BMAR-137

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Main Page Book Bishop Martin BMAR-137 Chapter


Chapter 137

MARTIN IN A TEST MATCH WITH THE THREE SUN-MAIDENS. BETWEEN WISDOM AND LOVE.

137,1. (While Martin is still indulging in his reveries, the three maidens are beginning to smile, for they have read from his eyes and lips what he is mumbling. Now they speak to him): "Friend, we already know why you do not answer us. You are weak, still very weak, and your innate weakness cripples your wisdom and your tongue. Do you really find us so beautiful and alluring? If so, at least tell us that aloud."

137,2. (Martin is already at the point of dashing at the first of the three, but he pulls himself together and says): "Yes, glorious ones, you are perfectly beautiful. However, you are too wise, which to a certain degree covers up your beauty and makes it just about bearable for me. I am not too keen on excessive wisdom, and if you want me for your friend, you must talk to me out of love, and not wisdom.

137,3. You did bring a prize to award me with if you found me to be of great wisdom, but I must tell you that, notwithstanding your considerable wisdom, you are quite mistaken where I am concerned. I would never accept such a prize, for I know only one prize worth having, and that is Love personified in God the Lord, Whom you know as the Primordial Spirit Who has created all things. This alone is my prize, which I have already accepted forever, and I have no use at all for your wisdom-prize. Therefore, hand it to whomsoever you deem worthy of it, but leave me alone."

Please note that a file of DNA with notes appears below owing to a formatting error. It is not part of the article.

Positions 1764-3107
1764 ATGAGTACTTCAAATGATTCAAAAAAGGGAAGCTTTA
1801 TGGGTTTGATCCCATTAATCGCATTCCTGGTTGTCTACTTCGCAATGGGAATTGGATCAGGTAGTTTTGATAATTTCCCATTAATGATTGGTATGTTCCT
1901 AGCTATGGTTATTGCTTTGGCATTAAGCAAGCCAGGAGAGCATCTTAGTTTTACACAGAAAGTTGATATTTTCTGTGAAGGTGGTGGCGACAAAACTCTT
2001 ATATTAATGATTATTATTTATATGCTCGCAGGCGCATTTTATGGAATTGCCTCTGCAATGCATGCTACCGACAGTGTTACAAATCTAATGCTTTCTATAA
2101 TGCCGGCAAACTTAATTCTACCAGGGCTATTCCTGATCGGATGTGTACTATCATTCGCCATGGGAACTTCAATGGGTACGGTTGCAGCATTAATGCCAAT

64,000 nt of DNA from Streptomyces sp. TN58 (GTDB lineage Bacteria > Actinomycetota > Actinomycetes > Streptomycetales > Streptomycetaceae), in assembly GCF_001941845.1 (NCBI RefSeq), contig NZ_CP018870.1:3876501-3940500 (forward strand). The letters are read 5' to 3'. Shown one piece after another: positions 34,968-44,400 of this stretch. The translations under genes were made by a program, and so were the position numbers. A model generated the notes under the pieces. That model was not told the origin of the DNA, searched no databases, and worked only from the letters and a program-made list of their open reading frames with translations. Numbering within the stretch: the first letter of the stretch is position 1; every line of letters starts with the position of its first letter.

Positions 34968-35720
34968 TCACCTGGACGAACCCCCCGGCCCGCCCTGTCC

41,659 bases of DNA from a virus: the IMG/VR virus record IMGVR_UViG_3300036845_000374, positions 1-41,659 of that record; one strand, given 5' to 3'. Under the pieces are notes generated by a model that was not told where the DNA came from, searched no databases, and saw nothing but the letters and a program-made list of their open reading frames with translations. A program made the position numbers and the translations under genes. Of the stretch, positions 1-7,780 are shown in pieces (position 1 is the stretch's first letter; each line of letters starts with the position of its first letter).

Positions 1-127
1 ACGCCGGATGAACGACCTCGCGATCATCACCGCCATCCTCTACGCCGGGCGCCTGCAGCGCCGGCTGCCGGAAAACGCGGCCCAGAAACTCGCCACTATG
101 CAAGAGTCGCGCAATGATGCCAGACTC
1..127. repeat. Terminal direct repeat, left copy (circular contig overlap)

137,4. (Say the three): "Listen, glorious friend, so far we have not tested your wisdom at all, and seeing the spirit in you, this would be futile anyway. It surely would not be wise of us if we wanted to address any other spirit but the one we detected in you! You did mention the prize you already possess and which you are right to value above everything. However, to this we must point out the following:

137,5. "The primordial, all-creating Spirit is indivisible. No doubt, love is Its essence, but this love comprises also infinite wisdom. Praising this love, can you possibly separate from it wisdom, the light of lights? Don't you think, friend, it might be you who is mistaken with too rash a conclusion? Or how could you want the body alone, rejecting the head? Do explain this to us."

137,6. (Martin is rather stunned by this, and says to himself): "Just look at this, they have got me already! But now, back to full earnestness! If they only weren't quite as lovable, it would be much easier to deal with them. But considering their sweetness, it really requires extreme composure to be able to speak to them with at least some earnestness.

137,7. They are waiting for my answer with the most delightful expectancy and sweetest impatience. But what will I tell them? How could I tell them the truth without offending their ears which are used to the harmonies of heaven? Ah, I know what I shall tell them, in the most tactful manner of course, but it will make them think. So, courage, in the name of the Lord!"

Main Page Book Bishop Martin BMAR-137 Chapter